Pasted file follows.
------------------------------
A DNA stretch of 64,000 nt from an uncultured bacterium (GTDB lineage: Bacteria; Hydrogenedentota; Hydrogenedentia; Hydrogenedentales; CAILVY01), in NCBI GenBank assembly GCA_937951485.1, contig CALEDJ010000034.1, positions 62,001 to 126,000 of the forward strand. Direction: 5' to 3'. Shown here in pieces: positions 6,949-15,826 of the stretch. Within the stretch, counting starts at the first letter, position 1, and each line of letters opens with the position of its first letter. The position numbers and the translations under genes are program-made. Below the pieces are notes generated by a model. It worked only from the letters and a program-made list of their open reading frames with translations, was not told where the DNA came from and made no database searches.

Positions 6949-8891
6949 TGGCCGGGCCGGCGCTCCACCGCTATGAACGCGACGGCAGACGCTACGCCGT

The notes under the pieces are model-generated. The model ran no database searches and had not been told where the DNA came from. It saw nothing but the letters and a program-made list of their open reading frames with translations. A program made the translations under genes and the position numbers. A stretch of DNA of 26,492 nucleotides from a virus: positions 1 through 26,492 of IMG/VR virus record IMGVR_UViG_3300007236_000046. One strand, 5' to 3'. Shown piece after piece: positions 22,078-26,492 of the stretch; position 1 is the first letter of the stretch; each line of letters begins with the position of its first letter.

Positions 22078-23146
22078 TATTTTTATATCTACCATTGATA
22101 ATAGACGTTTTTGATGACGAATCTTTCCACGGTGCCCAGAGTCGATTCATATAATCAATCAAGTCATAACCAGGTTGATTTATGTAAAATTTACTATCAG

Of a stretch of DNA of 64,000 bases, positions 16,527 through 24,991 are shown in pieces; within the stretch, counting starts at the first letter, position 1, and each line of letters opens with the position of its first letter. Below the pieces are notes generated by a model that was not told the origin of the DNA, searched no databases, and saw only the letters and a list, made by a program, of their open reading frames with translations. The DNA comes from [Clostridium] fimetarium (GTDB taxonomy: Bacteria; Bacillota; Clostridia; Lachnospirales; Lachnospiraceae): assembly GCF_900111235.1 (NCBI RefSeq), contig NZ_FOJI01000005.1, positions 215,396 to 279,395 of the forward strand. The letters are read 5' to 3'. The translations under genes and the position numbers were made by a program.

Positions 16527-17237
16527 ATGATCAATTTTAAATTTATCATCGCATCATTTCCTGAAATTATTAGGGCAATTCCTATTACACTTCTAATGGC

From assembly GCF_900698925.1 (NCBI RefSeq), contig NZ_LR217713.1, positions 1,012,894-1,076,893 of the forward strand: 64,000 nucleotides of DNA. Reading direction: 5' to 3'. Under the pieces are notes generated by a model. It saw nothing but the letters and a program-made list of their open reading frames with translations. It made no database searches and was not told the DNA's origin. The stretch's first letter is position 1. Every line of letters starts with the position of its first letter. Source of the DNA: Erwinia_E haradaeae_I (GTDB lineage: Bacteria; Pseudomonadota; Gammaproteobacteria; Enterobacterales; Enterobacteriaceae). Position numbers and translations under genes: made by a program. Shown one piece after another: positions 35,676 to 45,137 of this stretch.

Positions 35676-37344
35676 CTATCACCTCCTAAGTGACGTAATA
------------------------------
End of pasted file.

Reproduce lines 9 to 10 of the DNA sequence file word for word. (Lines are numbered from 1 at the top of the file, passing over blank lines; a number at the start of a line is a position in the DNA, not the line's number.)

Positions 16527-17237
16527 ATGATCAATTTTAAATTTATCATCGCATCATTTCCTGAAATTATTAGGGCAATTCCTATTACACTTCTAATGGC